Because ‘home’ is the place we leave and come back to every day it is difficult to think about it objectively as a space. That is, until we want to sell it.
When selling up we want to know exactly how our home compares to others. How much it is worth, what other people have, and what they are looking for. And so, when viewing other people’s homes we think: that might work in my house.
We can identify homes that have a better layout, are more comfortable, and have a more up to date interior; homes that are brighter, better maintained and more appealing. This realisation can spur us to make changes – big and small – to our own home.
We turn to interior design magazines and websites not just for inspiration and new ideas, but for the know-how to create a new look. They help to focus our minds.
From beautiful images of how other people live we learn what colours, kitchens, styles are in/out. We evaluate what we like/ dislike, what we are prepared to change and how much money we might have to spend. They help us to see what people are currently doing to transform their homes. And so we use these images to narrow our focus on materials and ideas, shapes, forms and styles.
But of course these homes are all staged, styled and carefully arranged to look attractive and inviting. They have fresh flowers, tastefully arranged throws and the table is set for dinner. It is as if the occupants have momentarily left the room.
Professionally lit and co-ordinated, primped and prepared these images present a comfortable and ‘homely’ look. They are expertly produced by people who have learned the art of placement and ‘personality’. That is, how to make it look not just tidy but appealing and desirable.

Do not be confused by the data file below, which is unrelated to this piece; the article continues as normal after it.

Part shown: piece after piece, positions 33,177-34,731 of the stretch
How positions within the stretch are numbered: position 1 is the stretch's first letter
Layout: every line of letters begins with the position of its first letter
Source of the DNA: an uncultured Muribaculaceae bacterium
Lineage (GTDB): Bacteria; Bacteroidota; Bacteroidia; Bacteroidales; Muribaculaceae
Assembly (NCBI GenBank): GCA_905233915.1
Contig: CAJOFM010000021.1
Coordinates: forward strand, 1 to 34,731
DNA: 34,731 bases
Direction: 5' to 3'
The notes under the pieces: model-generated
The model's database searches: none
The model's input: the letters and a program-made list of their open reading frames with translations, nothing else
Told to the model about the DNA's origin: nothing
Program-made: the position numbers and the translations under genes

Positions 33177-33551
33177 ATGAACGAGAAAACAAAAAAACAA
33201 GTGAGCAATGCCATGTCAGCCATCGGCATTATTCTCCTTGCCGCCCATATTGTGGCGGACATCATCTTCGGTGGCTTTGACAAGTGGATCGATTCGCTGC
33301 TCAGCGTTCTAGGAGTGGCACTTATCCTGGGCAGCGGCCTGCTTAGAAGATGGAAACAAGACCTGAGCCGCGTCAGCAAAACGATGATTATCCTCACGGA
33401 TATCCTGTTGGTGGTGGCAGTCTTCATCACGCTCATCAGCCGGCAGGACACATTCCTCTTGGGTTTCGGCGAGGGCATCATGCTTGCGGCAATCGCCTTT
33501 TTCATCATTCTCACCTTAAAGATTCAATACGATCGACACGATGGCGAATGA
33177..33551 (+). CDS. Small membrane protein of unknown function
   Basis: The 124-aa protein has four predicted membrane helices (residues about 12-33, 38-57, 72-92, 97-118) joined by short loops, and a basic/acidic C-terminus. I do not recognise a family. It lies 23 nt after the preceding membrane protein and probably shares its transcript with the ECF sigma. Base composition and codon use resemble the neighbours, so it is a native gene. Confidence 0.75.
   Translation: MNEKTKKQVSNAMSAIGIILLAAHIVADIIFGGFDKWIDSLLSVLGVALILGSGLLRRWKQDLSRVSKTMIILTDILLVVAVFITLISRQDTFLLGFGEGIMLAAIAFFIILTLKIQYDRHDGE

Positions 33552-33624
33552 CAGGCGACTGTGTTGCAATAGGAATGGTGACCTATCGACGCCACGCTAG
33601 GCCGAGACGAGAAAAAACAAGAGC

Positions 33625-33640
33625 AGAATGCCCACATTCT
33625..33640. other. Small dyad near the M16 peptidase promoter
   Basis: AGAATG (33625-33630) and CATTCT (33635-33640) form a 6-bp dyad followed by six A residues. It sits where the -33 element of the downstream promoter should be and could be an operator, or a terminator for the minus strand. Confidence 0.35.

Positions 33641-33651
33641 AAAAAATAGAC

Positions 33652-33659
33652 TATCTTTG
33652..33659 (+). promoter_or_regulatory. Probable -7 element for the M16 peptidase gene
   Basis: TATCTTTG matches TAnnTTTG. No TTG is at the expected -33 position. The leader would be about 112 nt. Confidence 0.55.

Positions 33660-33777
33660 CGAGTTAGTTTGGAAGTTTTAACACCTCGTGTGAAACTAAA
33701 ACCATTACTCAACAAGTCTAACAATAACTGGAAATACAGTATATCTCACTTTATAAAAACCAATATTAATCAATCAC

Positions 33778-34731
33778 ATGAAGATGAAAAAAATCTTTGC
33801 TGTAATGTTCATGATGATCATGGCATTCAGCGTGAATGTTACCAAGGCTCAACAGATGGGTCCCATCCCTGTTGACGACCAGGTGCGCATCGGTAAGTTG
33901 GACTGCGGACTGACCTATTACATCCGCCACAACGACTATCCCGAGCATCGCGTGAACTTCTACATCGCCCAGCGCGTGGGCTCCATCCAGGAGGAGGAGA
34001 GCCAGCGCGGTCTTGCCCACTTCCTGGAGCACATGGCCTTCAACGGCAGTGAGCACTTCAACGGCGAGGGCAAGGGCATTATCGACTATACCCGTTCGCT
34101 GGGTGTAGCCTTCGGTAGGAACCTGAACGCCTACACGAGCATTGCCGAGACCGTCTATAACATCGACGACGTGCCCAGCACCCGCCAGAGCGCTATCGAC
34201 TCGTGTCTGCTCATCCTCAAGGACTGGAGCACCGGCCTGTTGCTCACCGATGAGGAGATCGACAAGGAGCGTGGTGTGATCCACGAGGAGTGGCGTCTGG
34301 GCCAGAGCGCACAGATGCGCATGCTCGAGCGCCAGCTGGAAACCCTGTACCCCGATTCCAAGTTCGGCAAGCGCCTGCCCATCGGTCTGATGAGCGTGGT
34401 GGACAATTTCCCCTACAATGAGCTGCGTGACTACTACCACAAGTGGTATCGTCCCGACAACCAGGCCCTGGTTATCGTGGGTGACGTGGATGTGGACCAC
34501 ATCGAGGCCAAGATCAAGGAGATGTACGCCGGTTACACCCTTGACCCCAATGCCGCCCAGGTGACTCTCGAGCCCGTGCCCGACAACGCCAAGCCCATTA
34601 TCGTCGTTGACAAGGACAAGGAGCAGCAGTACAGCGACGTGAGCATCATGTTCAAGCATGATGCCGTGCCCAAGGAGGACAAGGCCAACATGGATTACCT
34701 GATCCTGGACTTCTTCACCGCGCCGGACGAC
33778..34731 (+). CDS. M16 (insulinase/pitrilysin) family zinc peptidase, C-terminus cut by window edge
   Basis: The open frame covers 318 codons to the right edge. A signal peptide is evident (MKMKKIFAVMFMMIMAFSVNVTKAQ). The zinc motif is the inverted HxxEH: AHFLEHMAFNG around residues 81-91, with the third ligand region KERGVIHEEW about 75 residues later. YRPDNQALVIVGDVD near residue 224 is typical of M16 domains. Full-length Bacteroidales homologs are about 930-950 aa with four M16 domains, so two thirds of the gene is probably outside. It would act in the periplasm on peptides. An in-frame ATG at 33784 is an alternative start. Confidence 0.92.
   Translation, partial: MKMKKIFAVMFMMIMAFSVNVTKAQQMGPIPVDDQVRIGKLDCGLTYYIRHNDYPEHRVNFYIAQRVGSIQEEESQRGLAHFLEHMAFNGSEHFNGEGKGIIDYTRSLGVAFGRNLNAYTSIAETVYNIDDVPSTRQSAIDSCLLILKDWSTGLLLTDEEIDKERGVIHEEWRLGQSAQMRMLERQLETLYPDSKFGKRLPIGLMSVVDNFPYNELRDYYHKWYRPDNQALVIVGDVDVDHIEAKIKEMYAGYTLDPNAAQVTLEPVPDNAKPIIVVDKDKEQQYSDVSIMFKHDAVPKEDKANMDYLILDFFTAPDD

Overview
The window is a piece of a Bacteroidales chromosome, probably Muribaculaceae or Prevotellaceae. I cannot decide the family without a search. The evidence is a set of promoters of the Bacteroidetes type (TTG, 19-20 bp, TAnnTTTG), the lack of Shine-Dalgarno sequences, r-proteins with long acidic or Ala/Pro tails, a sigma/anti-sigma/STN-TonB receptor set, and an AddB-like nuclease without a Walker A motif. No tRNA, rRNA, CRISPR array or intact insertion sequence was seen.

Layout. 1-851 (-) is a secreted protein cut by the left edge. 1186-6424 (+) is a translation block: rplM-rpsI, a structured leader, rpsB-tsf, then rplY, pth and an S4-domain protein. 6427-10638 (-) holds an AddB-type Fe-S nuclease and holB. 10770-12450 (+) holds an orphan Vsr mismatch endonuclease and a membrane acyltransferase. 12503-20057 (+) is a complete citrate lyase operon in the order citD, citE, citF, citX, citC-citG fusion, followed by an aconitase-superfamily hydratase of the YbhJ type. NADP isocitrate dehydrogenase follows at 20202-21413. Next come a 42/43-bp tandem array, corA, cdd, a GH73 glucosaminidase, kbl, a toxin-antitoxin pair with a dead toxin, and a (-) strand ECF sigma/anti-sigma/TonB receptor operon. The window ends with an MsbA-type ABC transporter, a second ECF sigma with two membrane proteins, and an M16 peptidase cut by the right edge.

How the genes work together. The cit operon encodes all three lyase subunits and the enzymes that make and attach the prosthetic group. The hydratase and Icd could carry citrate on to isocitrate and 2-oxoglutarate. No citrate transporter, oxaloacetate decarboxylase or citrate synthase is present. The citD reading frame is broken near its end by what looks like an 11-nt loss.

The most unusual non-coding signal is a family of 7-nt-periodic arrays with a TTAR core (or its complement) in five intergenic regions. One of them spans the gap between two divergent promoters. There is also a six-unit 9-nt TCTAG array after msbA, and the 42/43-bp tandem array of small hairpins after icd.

Listing a home puts private space firmly into the public domain. Through property websites we get to see ‘inside’ any number of homes – without having to be invited.
In a listed home we can see exactly what other people (and our neighbours) have done to their interior. We can estimate how much they have spent. We see how they live.
In the US, home-stagers typically work alongside realtors to add value to listed homes. They aim to transform your home with a makeover – not for you to live in – but so it will sell.
Home stagers have the design flair and experience to create a cohesive and inviting look, irresistible to all potential buyers. They work with the bare bones of the space and (according to the budget) dress the space to impress.
Home stagers understand how to make a home more appealing and know exactly what viewers are looking for. And so, they set up the appropriate cues and signs to sway how the viewer sees, and experiences that space.
This could involve a complete makeover – re-decorating and removing all the furniture, curtains and artwork – to be replaced by rented pieces. Or, working with and around the existing elements by simply adding cosmetic ‘personality’ items ( fruit bowls, throws, art, mock family photos).
At the same time, they will remove the occupants personal clutter (photos, children’s drawings, dogbaskets). That is because their job ultimately, is to curate the space so that the viewer’s first impression is a lasting impression.
While a messy desk might be a sign of creative genius, that is someone whose energy is keenly focused – but not on their surroundings – this would be too much ‘personality’ for a staged home. It’s not what viewers want to see.